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First Look: Mercedes’ Project MAYBACH Concept

Visionary Louis Vuitton designer Virgil Abloh helped create this crazy off-road coupe

What should have been a flashy, razzmatazz unveiling of Mercedes-Benz‘ jaw-descending, new Project MAYBACH concept at this year’s Art Basel gathering in Miami instead turned into a rather somber affair.

Just days before this radical, desert-crushing Maybach electric 4×4 was due to be unwrapped, its co-creator – famed Louis Vuitton chief creative director Virgil Abloh – passed away at age 41, following a private battle with cancer.

Instead of the sound of popping Champagne corks, this blue-sky dream machine was quietly put on display to the public at Miami’s famed Rubell Museum, almost as a whispered tribute to the legendary fashion designer from Rockford, Illinois.

In the months before his death, Abloh had been working with Mercedes’ design chief Gorden Wagener to create this radical, XXL-sized electric coupe, designed to take Mercedes’ luxe division out of its chrome-and-gloss box.

Looking like a cross between some big-wheeled Dakar Rally desert racer and a military extra from Operation Desert Storm, Project MAYBACH stretches over 20 feet from vertical nose to vertical tail. It looks even bigger, courtesy of those towering slab sides, vast Goodrich knobbly off-road tires and bluff, vertical-blade grille.

And while it might not be the first Maybach with a roof rack, the concept trades shiny chrome appendages for industrial-grade, welded-aluminum, powder-coated pipework for its roof rack, roll cage, under-door sill guards and light bars.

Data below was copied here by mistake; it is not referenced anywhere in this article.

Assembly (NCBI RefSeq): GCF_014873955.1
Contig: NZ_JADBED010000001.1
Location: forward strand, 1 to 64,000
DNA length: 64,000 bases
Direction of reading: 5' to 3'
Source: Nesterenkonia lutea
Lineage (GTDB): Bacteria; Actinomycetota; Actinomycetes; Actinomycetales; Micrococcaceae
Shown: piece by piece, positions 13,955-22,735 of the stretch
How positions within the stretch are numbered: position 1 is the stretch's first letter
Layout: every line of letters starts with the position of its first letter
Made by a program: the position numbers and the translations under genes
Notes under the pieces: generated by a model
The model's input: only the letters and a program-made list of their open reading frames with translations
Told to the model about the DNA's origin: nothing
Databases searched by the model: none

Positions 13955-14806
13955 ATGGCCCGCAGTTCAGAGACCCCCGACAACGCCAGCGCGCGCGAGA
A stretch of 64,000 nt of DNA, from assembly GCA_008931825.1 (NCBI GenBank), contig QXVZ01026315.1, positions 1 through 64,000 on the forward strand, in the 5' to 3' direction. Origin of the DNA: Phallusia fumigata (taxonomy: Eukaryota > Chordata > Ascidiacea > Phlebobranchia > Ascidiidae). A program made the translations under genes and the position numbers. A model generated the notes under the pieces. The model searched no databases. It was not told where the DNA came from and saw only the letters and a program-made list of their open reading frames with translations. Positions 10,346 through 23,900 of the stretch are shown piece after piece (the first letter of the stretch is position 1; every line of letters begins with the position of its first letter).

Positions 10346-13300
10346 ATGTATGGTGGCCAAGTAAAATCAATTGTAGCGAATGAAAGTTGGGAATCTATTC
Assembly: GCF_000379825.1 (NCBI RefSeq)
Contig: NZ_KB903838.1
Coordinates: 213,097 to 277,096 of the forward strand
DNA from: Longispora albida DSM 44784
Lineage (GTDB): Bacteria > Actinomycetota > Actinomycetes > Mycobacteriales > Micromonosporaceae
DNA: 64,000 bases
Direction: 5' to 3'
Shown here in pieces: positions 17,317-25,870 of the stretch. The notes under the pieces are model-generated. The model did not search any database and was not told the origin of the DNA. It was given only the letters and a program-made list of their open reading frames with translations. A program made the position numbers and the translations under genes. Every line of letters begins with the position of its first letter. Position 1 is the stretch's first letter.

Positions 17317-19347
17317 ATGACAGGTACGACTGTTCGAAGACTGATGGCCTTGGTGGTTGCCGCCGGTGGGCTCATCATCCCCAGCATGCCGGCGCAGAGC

As for that mile-long hood, while it looks like it could accommodate Mercedes’s biggest V12, in keeping with the German car maker’s electrified EQ future, the concept is intended to have big batteries and an electric motor at each wheel doing the powering.

With those ambitions in mind, the black hood is translucent with rows of solar cells set beneath the surface, allowing the baking desert sun to provide juice to the oversized Duracells. Well, that’s the theory.

Where Abloh’s creative mind really came into play was with the interior. Despite the off-roader’s impressive length, it seems Abloh envisaged it as a two-door, two-seater. He cleverly designed the seats to fully recline and transform into comfy, biz-jet style beds. The coupe’s glass roof would no doubt provide some excellent night-time stargazing.

As for those seats, Abloh designed padded rollers in sand-colored leather, maybe as a nod to the iconic 1930s MR100 chaise lounge chair by Bauhaus master, Mies van der Rohe. To show his more playful side, Abloh incorporated a panel by the driver’s shoulder, containing a Maybach-branded ax. Perfect for chopping wood for the campfire.

Project MAYBACH is actually Abloh’s second collaboration with Mercedes and Gorden Wagener, though this is by far the more successful and relevant. Years ago, in 2020, the duo came up with a rather embarrassing Hot Wheels makeover of the iconic, box-on-wheels Mercedes-Benz G-Class Geländewagen. It came with huge wheels, equally-huge wheel arches, and NASCAR-style netting over the windows.

As for Project MAYBACH, don’t expect it to roll down the production line any time soon. That’s not the point. Here is the true definition of a concept car; something that surprises, shocks even, and starts a conversation.

That said, despite all those Maybach badges and logos splattered around the bodywork, this will always be the Virgil Abloh ‘Benz. And a worthy tribute indeed.

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